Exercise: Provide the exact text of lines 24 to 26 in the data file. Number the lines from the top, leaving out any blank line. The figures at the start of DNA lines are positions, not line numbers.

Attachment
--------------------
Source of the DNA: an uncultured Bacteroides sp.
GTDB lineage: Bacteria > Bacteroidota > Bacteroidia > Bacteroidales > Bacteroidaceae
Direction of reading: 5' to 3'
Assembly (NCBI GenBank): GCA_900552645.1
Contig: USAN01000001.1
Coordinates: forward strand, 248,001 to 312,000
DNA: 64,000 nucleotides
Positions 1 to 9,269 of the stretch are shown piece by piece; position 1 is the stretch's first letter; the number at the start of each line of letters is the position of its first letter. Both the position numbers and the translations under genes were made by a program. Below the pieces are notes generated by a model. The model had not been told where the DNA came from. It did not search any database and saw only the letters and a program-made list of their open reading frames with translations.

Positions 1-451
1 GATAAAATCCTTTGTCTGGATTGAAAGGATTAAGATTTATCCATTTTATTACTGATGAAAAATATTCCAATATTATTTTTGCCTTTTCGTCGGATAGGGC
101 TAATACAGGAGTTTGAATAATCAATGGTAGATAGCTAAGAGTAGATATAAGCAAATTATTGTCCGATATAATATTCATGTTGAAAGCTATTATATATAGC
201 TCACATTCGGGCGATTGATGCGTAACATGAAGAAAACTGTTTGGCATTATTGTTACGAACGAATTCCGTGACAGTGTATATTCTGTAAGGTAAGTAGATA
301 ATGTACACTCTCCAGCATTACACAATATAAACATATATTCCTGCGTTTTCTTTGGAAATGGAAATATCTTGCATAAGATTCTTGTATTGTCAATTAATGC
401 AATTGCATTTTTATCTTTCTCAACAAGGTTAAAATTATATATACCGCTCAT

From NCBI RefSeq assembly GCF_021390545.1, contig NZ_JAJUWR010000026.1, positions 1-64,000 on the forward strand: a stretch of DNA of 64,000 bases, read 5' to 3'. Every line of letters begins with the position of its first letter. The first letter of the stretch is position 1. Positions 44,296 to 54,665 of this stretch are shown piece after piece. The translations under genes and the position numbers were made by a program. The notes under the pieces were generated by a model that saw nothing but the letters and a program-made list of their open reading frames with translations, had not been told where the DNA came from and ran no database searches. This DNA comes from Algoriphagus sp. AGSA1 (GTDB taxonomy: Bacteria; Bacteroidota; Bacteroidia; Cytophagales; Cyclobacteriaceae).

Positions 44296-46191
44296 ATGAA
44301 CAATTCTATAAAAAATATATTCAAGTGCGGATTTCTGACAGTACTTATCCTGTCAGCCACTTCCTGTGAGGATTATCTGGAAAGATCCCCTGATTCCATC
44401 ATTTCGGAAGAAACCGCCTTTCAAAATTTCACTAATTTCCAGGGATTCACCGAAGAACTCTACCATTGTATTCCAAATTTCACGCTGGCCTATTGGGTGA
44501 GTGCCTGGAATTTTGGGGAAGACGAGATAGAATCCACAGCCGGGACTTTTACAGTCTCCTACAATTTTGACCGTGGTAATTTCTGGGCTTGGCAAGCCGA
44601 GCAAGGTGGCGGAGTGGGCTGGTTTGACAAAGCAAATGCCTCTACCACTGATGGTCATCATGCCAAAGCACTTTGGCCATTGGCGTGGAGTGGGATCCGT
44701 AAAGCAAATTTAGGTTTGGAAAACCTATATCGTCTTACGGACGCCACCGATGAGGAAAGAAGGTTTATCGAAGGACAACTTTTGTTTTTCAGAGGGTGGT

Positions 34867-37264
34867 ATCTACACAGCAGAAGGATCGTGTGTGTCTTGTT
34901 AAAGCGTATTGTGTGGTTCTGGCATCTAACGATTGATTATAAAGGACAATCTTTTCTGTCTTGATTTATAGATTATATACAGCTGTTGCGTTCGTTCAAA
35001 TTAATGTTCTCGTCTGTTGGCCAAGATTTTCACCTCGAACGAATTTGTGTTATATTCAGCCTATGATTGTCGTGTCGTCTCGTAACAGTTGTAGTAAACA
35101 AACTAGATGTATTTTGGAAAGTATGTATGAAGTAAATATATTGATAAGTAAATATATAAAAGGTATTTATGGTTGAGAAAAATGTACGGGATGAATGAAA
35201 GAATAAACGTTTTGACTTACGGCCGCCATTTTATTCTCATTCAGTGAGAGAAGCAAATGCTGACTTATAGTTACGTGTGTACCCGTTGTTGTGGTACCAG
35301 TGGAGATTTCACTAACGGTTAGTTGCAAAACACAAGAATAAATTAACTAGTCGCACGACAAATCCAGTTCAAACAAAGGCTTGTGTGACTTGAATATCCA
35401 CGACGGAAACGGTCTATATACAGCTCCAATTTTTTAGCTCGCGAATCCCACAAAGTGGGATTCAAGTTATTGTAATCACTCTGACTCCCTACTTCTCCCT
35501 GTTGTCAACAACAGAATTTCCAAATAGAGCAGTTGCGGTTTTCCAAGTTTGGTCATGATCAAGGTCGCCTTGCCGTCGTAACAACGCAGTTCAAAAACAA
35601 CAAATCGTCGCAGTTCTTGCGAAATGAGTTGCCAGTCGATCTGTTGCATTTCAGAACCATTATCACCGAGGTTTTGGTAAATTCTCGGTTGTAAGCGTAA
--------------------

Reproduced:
34867 ATCTACACAGCAGAAGGATCGTGTGTGTCTTGTT
34901 AAAGCGTATTGTGTGGTTCTGGCATCTAACGATTGATTATAAAGGACAATCTTTTCTGTCTTGATTTATAGATTATATACAGCTGTTGCGTTCGTTCAAA
35001 TTAATGTTCTCGTCTGTTGGCCAAGATTTTCACCTCGAACGAATTTGTGTTATATTCAGCCTATGATTGTCGTGTCGTCTCGTAACAGTTGTAGTAAACA